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Delegate Rich Anderson’s 2017 ‘Future Delegate Program’

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Delegate Richard L. Anderson (R-51st) and his legislative staff have put the finishing touches on the 51st House District “Future Delegate Program” at the Virginia state capitol in Richmond.

Now in its fifth year, the program brings public, private, and home-schooled students from grades 7 through 12 to Capitol Square in Richmond for a day-long immersion in the legislative processes of the Virginia General Assembly. The Future Delegate Program focuses on the policy process and exposes students and families to legislative life in Richmond. The goal is for students to return home with a greater appreciation for the business of the Virginia House of Delegates, where Del. Anderson has served for seven years since retiring from the US Air Force as a colonel after a 30-year military career.  Anderson’s aim is to convince students why they should enter public service as their life’s calling.

Anderson was motivated to provide this civics opportunity by his service as chair of the Virginia Commission on Civics Education. The delegate stated that “a well-rounded civics education is being crowded out by other disciplines, so we need to be watchful that students are exposed to ways in which they can engage in the civic life of their communities across Virginia. Civics is the discipline that leads to trust, civility, and respect in government and politics.”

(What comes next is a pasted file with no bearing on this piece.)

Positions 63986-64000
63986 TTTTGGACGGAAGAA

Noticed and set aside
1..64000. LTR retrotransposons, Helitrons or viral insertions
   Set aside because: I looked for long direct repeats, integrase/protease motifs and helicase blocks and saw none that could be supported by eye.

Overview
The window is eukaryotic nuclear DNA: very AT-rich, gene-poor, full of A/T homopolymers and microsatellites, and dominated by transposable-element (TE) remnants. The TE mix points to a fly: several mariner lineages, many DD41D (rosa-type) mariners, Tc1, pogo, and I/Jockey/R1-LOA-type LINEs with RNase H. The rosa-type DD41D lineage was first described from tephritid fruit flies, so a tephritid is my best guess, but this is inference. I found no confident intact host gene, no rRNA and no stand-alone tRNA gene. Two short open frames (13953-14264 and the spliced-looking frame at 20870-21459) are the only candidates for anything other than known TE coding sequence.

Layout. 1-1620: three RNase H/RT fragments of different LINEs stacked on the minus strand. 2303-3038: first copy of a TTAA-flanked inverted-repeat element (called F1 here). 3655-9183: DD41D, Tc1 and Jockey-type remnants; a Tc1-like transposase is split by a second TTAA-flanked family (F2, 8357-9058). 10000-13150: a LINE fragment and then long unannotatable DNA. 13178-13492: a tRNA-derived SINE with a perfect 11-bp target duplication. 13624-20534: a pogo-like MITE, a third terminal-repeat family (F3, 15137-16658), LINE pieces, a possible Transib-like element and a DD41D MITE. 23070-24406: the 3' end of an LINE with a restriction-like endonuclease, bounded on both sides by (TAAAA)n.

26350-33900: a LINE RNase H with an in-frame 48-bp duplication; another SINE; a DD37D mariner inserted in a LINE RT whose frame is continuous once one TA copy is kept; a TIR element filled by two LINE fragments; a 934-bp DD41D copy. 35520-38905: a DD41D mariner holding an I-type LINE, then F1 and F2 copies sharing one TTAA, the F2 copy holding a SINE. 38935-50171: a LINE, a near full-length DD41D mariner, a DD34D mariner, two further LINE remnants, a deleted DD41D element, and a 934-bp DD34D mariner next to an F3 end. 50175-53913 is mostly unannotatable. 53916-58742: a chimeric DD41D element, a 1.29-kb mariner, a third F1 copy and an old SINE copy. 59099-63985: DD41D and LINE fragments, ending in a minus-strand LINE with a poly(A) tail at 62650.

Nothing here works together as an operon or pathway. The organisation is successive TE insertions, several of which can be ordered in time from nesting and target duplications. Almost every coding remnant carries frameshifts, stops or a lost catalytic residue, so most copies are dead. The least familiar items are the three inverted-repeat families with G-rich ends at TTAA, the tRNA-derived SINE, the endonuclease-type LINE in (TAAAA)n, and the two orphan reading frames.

Students will be exposed to a wide range of activity while in Richmond, and they will have an opportunity to see first-hand the business of the House Science and Technology Committee that Anderson chairs. Additionally, the delegate co-chairs the General Assembly Military and Veterans Caucus with Sen. Bryce Reeves, meaning that students will learn more about the work of Anderson, Reeves, and their colleagues on behalf of 800,000 Virginia military veterans. Because only one student will participate each day, they experience quality one-on-one time with Anderson, who often has the student sit with him in committee and subcommittee meetings and takes them to meetings with other delegates and senators, the leadership of the House, and other senior officials. They also participate in Senate hearings that might be scheduled and assist Anderson with press conferences if one is scheduled during their visit to the Capitol.

The program has proven to be immensely popular and has graduated some 200 students over the last five years. Anderson’s program is the first-ever at the Capitol and touches a large number of Prince William County students. The delegate considers it “my most important outreach to young people in our community who wish to serve our Commonwealth at the state level and our Constitutional Republic at the federal level.”

Now that students have completed their applications, dates are being assigned to specific students and their families who will accompany them to Richmond. Anderson looks forward to the arrival of the first Future Delegate Program student in January and says that “each will have a ring-side seat on how we make policy and make life better for eight million Virginians.”

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